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New Vernon Taverns

Updated: Nov 8, 2023

The Review, May 1979, Volume 2, Number 2, by Suzanne Strasenburgh

A colonial home with a front porch and two gabled windows.
Photo of the Conger Tavern that was located at the northeast corner of Sand Spring and Blue Mill Road.

In reviewing the mid-1700s in Harding, we learned that they were three prospering and widely known taverns within the confines of a revolutionary town. Larzaliere Tavern, which stood on what is now Route 287 at the lower end of Anthony Wayne Road, was one of the most popular. General Stark had his brigade headquartered near the site, and the tavern was also said to have been visited by Generals Washington and Lafayette. It’s close proximity to the camp road and Jockey Hollow assured his popularity with the weary soldiers the tavern, which was also called the Halfmoon Tavern. It stood at its original site until the construction of Route 287, at which time the barn was dismantled and removed to be rebuilt at the Timothy Mills house on early Street in Morristown by the Morris County Historical Society. The taverns original license dates back to 1753.


The Conger Tavern was located on the corner of blue Mill Road and sand Spring Road, at approximately the site of the new townhall. The tavern in the property were owned by David and Elizabeth Conger. The Conger was reputed to be a fine in with comfortable lodging and good food. It has been said the general Washington dined numerous times at this local hostelry. The original license was issued in 1743.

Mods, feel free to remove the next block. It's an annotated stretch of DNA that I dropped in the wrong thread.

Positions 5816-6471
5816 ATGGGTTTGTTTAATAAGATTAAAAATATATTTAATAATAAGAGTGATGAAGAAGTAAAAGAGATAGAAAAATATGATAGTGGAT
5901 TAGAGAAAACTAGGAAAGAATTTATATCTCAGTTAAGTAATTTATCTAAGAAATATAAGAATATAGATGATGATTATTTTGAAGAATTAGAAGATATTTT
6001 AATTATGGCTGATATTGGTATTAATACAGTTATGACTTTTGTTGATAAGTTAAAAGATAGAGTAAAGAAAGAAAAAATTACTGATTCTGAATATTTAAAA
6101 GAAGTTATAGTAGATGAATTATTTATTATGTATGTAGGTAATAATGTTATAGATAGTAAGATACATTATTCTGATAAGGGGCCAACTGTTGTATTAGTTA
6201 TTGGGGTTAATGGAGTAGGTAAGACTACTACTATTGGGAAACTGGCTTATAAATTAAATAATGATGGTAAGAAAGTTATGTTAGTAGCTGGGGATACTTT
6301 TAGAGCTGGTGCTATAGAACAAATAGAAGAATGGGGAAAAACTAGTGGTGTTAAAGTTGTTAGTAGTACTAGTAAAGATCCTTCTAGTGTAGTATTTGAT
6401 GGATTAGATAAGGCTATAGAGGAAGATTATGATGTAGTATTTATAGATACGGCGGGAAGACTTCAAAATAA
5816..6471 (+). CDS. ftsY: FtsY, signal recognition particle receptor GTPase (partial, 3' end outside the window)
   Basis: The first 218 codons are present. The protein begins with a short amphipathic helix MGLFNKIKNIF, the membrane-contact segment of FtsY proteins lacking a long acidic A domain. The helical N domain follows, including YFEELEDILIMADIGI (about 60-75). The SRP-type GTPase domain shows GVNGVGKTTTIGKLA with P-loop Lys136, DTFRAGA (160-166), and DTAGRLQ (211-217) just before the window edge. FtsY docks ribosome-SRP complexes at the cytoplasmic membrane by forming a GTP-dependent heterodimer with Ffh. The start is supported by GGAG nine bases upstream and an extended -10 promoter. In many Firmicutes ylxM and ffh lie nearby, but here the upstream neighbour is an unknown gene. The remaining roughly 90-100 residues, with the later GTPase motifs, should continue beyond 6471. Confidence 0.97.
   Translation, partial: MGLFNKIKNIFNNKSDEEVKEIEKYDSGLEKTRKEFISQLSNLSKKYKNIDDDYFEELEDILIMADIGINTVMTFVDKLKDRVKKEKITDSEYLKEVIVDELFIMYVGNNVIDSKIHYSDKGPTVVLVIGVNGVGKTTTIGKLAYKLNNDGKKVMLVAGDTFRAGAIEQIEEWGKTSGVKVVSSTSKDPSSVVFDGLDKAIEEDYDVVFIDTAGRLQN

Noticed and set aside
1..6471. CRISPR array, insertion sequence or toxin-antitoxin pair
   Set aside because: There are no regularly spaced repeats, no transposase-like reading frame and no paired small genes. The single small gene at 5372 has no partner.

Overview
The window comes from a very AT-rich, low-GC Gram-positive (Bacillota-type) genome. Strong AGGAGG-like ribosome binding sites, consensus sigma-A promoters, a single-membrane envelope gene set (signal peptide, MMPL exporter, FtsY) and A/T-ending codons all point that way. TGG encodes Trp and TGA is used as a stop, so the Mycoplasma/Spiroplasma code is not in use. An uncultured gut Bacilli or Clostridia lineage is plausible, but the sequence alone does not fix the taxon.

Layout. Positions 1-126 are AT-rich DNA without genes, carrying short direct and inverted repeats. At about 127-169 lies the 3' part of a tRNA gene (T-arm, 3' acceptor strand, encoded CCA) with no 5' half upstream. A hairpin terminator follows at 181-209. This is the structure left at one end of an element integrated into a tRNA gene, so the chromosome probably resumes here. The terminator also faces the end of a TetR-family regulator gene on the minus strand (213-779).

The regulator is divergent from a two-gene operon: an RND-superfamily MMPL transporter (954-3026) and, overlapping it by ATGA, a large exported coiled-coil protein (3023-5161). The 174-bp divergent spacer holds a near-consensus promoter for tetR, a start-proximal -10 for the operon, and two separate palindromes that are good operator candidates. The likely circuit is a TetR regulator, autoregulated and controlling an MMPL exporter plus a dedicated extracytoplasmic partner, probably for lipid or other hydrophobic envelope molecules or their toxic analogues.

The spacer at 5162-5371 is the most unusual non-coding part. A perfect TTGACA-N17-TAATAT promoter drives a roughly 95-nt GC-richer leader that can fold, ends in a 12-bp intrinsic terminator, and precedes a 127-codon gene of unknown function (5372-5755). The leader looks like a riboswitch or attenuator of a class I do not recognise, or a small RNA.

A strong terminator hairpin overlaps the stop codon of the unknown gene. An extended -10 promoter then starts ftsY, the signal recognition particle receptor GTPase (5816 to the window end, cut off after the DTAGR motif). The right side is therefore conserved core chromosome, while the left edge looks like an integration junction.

The corner of Lees Hill Road and Village Road was the site of the Hedges Tavern. The property on which the tavern stood was later the site of the local store, which was later moved by Harold Maxwell to the corner of Millbrook and Village Road, we are remains today as the Village Market. Large Sunday gatherings at Hedges Tavern were not an uncommon occurrence during the good horse racing weather. According to the Reverend E.R. Murgatroyd, who published a history of the area in 1893, “horse racing, and Sabbath breaking went with tippling.” The town fathers apparently sought refuge at the Hedges, even to hold meetings. Reported Murgatroyd, “so widespread had become the curse that a squire and jury who met in the hedges to try a case -- were all drunk -- squire and jury.” The land Tavern was later, close by United efforts of the ladies of New Vernon.

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